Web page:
Cucurbitaceae: Cucumis trigonus [Cucumis melo subsp. melo] (White and Elson-Harris, 1994), Diplocyclos palmatus (Tsuruta et al., 1997), Gymnopetalum integrifolium (Allwood et al., 2000), Melothria wallichii (Allwood et al., 2000), Mukia maderaspatana [Cucumis maderaspatanus] (Ranganath and Veenakumari, 1995), Trichosanthes ovigera, Trichosanthes tricuspidata, Trichosanthes wallichiana and Trichosantheswawraei (Allwood et al., 2000).

Agavaceae: Dracaena curtissi (Allwood et al., 2000); Capparidaceae: Capparis sepiaria, Capparis thorellii and Maerua siamensis (Allwood et al., 2000); Moraceae: Ficus chartacea (Allwood et al., 2000); Rutaceae: Citrus hystrix (Allwood et al., 2000); Solanaceae: Solanum trilobatum (Allwood et al., 2000); and Vitaceae: Tetrastigma lanceolarium (Allwood et al., 2000).

Host Plants and Other Plants Affected

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Plant nameFamilyContext
Abelmoschus moschatus (muskmallow)MalvaceaeOther
Artocarpus heterophyllus (jackfruit)MoraceaeOther
Benincasa hispida (wax gourd)CucurbitaceaeOther
Capparis sepiaria (indian caper)CapparaceaeWild host
Capparis thorelliiCapparaceaeWild host
Carica papaya (pawpaw)CaricaceaeOther
Citrullus colocynthis (colocynth)CucurbitaceaeOther
Citrullus lanatus (watermelon)CucurbitaceaeOther
Citrus hystrix (mauritius bitter orange)RutaceaeWild host
Citrus maxima (pummelo)RutaceaeOther
Citrus sinensis (navel orange)RutaceaeOther
Coccinia grandis (scarlet-fruited ivy gourd)CucurbitaceaeOther
Cucumis anguria (gerkin)CucurbitaceaeOther
Cucumis maderaspatanusCucurbitaceaeWild host
Cucumis melo (melon)CucurbitaceaeMain
Cucumis melo subsp. meloCucurbitaceaeWild host
Cucumis sativus (cucumber)CucurbitaceaeOther
Cucurbita maxima (giant pumpkin)CucurbitaceaeMain
Cucurbita moschata (pumpkin)CucurbitaceaeOther
Cucurbita pepo (marrow)CucurbitaceaeMain
Cucurbitaceae (cucurbits)CucurbitaceaeWild host
Cydonia oblonga (quince)RosaceaeOther
Cyphomandra betacea (tree tomato)SolanaceaeOther
Diplocyclos palmatusWild host
Dracaena curtissiAgavaceaeWild host
Ficus carica (common fig)MoraceaeOther
Ficus chartaceaMoraceaeWild host
Gymnopetalum integrifoliumCucurbitaceaeWild host
Lagenaria siceraria (bottle gourd)CucurbitaceaeOther
Luffa acutangula (angled luffa)CucurbitaceaeOther
Luffa aegyptiaca (loofah)CucurbitaceaeOther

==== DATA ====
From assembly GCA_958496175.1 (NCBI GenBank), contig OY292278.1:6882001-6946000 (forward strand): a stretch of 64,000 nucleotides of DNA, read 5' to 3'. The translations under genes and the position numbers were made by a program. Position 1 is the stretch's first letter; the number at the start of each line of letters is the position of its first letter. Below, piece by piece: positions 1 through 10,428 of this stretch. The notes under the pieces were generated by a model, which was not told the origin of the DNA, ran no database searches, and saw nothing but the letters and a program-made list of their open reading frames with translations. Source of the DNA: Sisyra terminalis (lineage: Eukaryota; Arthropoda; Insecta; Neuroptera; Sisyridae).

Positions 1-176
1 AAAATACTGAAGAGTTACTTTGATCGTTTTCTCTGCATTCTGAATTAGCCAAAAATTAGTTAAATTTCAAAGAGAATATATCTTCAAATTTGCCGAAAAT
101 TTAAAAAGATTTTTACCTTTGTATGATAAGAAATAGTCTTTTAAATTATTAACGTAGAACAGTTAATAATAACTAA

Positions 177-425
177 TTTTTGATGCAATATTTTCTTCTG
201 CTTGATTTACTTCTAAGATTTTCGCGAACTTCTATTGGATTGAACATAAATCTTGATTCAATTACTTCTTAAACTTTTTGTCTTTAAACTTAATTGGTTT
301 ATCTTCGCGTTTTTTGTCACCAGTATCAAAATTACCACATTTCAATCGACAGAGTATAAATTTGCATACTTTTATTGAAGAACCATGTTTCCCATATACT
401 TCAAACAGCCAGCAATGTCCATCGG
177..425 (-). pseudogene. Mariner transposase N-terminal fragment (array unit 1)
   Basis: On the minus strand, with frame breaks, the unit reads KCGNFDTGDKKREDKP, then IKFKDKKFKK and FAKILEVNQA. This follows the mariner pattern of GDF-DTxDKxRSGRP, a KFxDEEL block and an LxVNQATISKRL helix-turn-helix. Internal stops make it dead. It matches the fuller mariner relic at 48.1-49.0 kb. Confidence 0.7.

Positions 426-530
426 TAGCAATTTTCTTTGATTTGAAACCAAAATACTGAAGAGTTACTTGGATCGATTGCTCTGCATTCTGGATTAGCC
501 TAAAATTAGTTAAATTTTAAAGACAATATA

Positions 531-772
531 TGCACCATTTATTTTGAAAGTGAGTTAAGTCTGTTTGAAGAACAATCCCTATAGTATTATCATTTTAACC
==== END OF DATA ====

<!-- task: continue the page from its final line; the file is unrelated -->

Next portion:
Maerua siamensisCapparaceaeWild host
Mangifera indica (mango)AnacardiaceaeOther
Manilkara zapota (sapodilla)SapotaceaeOther
Melothria wallichiiCucurbitaceaeWild host
Momordica balsamina (common balsamapple)CucurbitaceaeOther
Momordica charantia (bitter gourd)CucurbitaceaeOther
Momordica cochinchinensisCucurbitaceaeOther
Momordica dioicaCucurbitaceaeOther
Pandanus odoriferPandanaceaeOther
Passiflora (passionflower)PassifloraceaeOther
Passiflora edulis (passionfruit)PassifloraceaeOther
Persea americana (avocado)LauraceaeOther
Phaseolus vulgaris (common bean)FabaceaeOther
Prunus persica (peach)RosaceaeOther
Psidium guajava (guava)MyrtaceaeOther
Sechium edule (chayote)CucurbitaceaeOther
Sesbania grandiflora (agati)FabaceaeOther
Solanum lycopersicum (tomato)SolanaceaeOther
Solanum trilobatumSolanaceaeWild host
Strychnos nux-vomica (nux-vomica tree)LoganiaceaeOther
Syzygium samarangense (water apple)MyrtaceaeOther
Tetrastigma lanceolariumVitaceaeWild host
Trichosanthes cucumerina (snake gourd)CucurbitaceaeMain
Trichosanthes ovigeraCucurbitaceaeWild host
Trichosanthes tricuspidataCucurbitaceaeWild host
Trichosanthes wallichianaCucurbitaceaeWild host
Trichosanthes wawraeiCucurbitaceaeWild host
Vigna unguiculata (cowpea)FabaceaeOther
Vigna unguiculata subsp. unguiculataFabaceaeOther
Ziziphus jujuba (common jujube)RhamnaceaeOther

Growth Stages

Top of page Flowering stage, Fruiting stage, Post-harvest

Symptoms

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Following oviposition there may be some necrosis around the puncture mark ('sting'). This is followed by decompostion of the fruit.

List of Symptoms/Signs

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SignLife StagesType
Fruit / internal feeding
Fruit / lesions: black or brown
Inflorescence / internal feeding
Leaves / internal feeding
Roots / internal feeding
Stems / internal feeding

Biology and Ecology